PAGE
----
Even though my wife and both suffer from allergies, we have had many dogs and cats over the years. We’re dog lovers and are willing to live with the allergy-related consequences. Now we have two Spinoni. Although they don’t bother our allergies more than any other dogs we’ve had in the past, that’s not true of everyone. One of our friends is very allergic to our dogs so I decided to do some research to see what we could do about it.
The Spinone Italiano is not considered a hypoallergenic dog. They shed, produce dander, and saliva which are the primary causes of allergic reactions to dogs.
A Spinone Italiano makes a wonderful family pet. If you or family members suffer from allergies, it doesn’t mean you can’t own one. Keep reading to learn more about the reality of hypoallergenic dogs and how to make owning a Spinone more manageable for allergy sufferers.
A hypoallergenic dog is marketed as a pet that is unlikely to cause an allergic reaction. However, the breeds of dogs that are referred to as “hypoallergenic” can still cause allergic reactions in humans.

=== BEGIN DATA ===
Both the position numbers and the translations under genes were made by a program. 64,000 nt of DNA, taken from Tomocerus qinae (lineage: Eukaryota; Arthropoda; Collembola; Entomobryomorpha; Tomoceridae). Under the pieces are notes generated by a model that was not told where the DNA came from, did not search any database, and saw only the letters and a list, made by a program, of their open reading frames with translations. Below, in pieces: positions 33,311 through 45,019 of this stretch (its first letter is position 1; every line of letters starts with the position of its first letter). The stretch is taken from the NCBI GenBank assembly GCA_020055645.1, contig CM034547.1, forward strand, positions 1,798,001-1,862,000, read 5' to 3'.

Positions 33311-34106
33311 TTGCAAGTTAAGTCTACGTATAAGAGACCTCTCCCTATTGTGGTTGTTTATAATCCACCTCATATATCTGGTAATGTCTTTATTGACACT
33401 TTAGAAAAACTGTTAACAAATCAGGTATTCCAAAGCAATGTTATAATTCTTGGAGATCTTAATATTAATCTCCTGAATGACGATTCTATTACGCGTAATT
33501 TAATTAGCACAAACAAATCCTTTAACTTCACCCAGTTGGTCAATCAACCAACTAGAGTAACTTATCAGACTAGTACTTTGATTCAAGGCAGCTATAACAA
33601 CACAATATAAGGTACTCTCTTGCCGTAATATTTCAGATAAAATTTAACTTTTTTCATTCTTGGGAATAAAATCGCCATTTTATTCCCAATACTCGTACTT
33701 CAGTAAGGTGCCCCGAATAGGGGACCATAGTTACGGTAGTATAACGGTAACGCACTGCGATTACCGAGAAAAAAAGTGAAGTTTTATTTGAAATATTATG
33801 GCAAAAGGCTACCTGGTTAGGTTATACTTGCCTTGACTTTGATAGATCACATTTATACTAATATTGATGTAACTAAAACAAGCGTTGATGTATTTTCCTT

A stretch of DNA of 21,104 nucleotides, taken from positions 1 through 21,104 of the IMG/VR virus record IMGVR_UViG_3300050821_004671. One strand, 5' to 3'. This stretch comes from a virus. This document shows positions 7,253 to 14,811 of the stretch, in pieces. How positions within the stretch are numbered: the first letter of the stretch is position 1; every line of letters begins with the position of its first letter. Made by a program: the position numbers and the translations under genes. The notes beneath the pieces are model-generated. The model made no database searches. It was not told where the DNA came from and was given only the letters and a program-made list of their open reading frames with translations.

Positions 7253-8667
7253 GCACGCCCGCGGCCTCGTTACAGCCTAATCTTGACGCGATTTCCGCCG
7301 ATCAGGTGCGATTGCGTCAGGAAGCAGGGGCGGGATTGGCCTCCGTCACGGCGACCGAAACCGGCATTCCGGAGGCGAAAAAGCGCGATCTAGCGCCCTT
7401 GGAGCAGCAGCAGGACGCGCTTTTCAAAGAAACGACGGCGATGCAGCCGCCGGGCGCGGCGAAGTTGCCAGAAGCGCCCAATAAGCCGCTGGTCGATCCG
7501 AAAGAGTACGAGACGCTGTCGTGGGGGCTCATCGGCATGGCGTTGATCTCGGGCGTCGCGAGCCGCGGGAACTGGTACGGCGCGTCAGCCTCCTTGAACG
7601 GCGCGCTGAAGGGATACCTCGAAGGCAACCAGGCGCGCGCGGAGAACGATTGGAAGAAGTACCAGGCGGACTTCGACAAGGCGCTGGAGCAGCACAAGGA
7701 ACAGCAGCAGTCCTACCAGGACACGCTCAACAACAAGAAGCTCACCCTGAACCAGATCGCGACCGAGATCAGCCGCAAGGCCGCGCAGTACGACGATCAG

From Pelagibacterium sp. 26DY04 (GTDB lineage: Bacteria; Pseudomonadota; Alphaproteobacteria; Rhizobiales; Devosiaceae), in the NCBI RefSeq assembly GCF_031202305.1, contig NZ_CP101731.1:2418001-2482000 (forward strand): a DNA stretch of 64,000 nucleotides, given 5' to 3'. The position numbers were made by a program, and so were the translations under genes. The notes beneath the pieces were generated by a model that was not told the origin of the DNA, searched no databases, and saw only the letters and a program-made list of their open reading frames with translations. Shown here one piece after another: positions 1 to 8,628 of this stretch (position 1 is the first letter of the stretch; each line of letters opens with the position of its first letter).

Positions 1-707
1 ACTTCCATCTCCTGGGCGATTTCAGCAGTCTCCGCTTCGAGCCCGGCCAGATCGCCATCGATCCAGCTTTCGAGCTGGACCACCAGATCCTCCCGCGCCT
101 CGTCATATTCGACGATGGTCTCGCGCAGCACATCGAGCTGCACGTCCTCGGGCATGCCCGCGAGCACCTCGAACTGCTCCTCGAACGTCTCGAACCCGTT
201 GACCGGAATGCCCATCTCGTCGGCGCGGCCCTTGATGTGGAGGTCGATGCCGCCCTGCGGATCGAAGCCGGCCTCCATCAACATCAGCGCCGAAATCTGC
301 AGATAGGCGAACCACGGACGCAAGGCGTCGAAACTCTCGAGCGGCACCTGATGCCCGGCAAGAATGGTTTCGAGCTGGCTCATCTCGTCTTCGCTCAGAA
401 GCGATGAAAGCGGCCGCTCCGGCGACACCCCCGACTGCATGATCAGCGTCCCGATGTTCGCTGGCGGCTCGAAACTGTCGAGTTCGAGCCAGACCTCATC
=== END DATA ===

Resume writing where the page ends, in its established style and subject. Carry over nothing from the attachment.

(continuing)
Many people believe that pet allergies are triggered by the animal’s fur. In reality, the real source of pet allergies is a protein that’s in the saliva and urine of dogs and cats. This protein sticks to the dead, dried flakes (dander) from the pet’s skin. When a dog sheds, the allergy-causing dander gets released into the air or onto the floor.
As of this writing, the American Kennel Club lists 26 dogs that are hairless or low-shedding, which makes them considered hypoallergenic. It makes sense that dogs that are hairless or shed less, release less dander into the air. So, they may cause fewer allergic reactions. However, all dogs have these allergens, even hairless and non-shedding breeds. While these dogs may cause less allergy-related issues, no dog breed is 100% hypoallergenic.